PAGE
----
Skip to main content

You may have already heard that the Jeep brand boasts roots going all the way back to its troop transport 4x4s in WWII. But did you know that Jeep didn’t actually build the first Wrangler SUV until 1986? The Wrangler was a rebranding of the Civilian Jeep (CJ) model series dating back to 1945.

Jeeps transported troops during WWII

Old photo of a Dodge Command Car and Willys Jeep MB parked on a mountain road during a WWII training exercise in Idaho.
WWII vehicles | Jim Heimann Collection via Getty Images

As the Allied troops planned an invasion of war-torn Europe, they knew they would need a good 4×4 to transport troops through the broken infrastructure. The U.S. military put out a bid for a lightweight vehicle, with similar specs to a modern side-by-side. Their target weight was just 2,160 pounds.

The winning design was a 4WD convertible with solid axles and a full frame that was originally a collaboration between Bantam, Willys, and Ford. The military called it a 1/4 ton “light reconnaissance vehicle,” but it became known as the Jeep. Willys went ahead building prototypes, and then several generations during the war.

The Willys Jeep MB “did everything. It went everywhere. Was a faithful as a dog, as strong as a mule, and as agile as a goat. It constantly carried twice what it was designed for and still kept going.”

Ernie Pyle, war correspondent

Willys built Civilian Jeep (CJ) 4x4s in peacetime

Tan Willys Jeep CJ-2A parked on a dirt road beneath a setting sun.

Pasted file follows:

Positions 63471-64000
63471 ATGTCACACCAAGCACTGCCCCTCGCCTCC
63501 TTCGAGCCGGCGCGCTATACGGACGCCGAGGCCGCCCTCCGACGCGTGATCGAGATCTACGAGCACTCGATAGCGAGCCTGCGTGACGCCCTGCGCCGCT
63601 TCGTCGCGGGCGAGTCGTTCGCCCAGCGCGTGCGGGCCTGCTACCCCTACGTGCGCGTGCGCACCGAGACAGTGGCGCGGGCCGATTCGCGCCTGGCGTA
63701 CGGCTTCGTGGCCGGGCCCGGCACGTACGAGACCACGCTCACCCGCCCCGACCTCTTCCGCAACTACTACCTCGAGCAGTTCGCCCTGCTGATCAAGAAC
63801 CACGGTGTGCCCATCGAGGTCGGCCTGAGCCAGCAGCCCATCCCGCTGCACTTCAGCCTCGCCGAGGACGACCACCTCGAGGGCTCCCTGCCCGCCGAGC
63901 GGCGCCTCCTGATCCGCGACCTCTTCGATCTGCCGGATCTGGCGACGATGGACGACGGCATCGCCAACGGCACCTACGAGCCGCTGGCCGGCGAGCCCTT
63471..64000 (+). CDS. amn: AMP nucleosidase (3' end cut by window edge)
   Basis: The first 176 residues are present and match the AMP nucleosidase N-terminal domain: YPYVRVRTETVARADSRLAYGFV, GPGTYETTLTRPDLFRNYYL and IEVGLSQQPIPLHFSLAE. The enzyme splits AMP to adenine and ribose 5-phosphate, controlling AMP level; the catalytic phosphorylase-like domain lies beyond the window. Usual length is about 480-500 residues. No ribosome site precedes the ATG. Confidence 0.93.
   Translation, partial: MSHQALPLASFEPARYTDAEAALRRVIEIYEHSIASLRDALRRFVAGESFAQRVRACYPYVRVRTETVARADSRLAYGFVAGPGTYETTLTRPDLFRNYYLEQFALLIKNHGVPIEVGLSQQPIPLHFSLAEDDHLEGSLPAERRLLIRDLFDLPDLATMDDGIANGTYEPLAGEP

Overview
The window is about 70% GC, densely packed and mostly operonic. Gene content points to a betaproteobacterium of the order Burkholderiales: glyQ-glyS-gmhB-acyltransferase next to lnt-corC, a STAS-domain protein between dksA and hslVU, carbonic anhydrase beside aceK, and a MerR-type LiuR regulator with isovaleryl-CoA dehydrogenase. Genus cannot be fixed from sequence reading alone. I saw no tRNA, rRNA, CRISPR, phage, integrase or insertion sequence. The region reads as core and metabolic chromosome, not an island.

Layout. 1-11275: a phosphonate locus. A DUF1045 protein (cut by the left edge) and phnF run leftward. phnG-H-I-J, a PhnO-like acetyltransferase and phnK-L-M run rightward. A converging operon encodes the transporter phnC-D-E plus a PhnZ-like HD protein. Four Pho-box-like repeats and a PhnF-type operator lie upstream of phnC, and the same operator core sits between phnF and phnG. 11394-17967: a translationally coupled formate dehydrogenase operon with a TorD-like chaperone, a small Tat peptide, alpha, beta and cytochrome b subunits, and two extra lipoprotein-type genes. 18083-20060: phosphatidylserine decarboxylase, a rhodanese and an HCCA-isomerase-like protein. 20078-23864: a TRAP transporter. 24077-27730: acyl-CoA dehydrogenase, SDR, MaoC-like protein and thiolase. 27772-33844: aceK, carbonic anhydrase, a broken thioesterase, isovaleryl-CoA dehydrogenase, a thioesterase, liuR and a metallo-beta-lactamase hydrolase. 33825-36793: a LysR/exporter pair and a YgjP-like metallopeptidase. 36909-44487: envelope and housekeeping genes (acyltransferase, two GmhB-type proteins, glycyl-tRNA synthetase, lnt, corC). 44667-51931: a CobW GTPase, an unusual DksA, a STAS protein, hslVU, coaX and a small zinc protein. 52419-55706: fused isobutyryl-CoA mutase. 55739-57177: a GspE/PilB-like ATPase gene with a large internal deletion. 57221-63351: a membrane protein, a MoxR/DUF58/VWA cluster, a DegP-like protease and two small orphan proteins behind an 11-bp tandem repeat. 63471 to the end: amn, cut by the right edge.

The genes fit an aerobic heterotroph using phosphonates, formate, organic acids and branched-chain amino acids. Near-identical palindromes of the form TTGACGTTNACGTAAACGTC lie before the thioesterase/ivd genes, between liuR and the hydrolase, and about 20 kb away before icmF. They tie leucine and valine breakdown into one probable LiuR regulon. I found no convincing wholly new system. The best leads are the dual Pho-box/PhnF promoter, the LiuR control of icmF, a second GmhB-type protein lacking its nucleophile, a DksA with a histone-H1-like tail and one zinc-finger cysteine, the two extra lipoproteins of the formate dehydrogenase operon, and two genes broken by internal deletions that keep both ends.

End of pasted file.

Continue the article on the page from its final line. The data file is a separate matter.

Willys Jeep CJ-2A | Stellantis

After the Allies won WWII, Willys had loads of surplus Jeep components. In addition, the little open-air 4×4 had endeared itself to millions of soldiers. The company decided to offer a civillian version in peacetime.

After several redesigns, the company struck gold with the Jeep CJ-2A. For just $1,090, a farmer or outdoors person could order their very own Jeep 4×4. The CJ-2A had a top speed of just 60 mph and a comfortable cruising speed of about 47 mph. It had no roof, no features or comforts of any kind–and it cost the equivalent of $17,973.37 modern dollars.

The value of the Jeep was not its on-road prowess or comfort. Willys marketed the “Universal” as the tool for any outdoor job. It had a Power Take Off (PTO) capable of operating farm equipment. It was advertised as capable of running at low speeds for 10-hour days. And it sold like hotcakes.

Americans adapted the CJ-2A to every job imaginable: from farm tractor work to powering ice-rink Zambonis.

Chrysler bought Jeep in 1987

Gray modified Jeep Wrangler JK Unlimited SUV parked in the woods, trees visible in the background.
Jeep Wrangler JK | Dan Gomer via Unsplash

By the 1980s, Kaiser-Jeep was actually a part of American Motors Corporation (AMC). In 1987, Chrysler bought AMC. But the AMC company was already transforming Jeep. It had developed the Cherokee and its Comanchee pickup truck variant. In addition, it had rebranded its Civilian Jeep series (which had lasted through the CJ-7) into the Jeep Wrangler.

The Chrysler Corporation found the Jeep WRangler YJ to be a strong seller. It invested in a redesign, returning to the CJ’s round headlights, for 1996. The result was the iconic Jeep Wrangler TJ.

Chrysler Corporation’s next major change to the Wrangler was the four-door Wrangler Unlimited. Chrysler introduced this option during the 2006-2016 Wrangler JK generation. Finally, Fiat Chrysler Automobiles introduced the modern Jeep Wrangler JL for the 2017 model year.

Next, find out what was the best selling car of all time or see more about the Jeep Wrangler in the video below:


This 1986 Suzuki Samurai Stole An Off-Road Record From a New Jeep Wrangler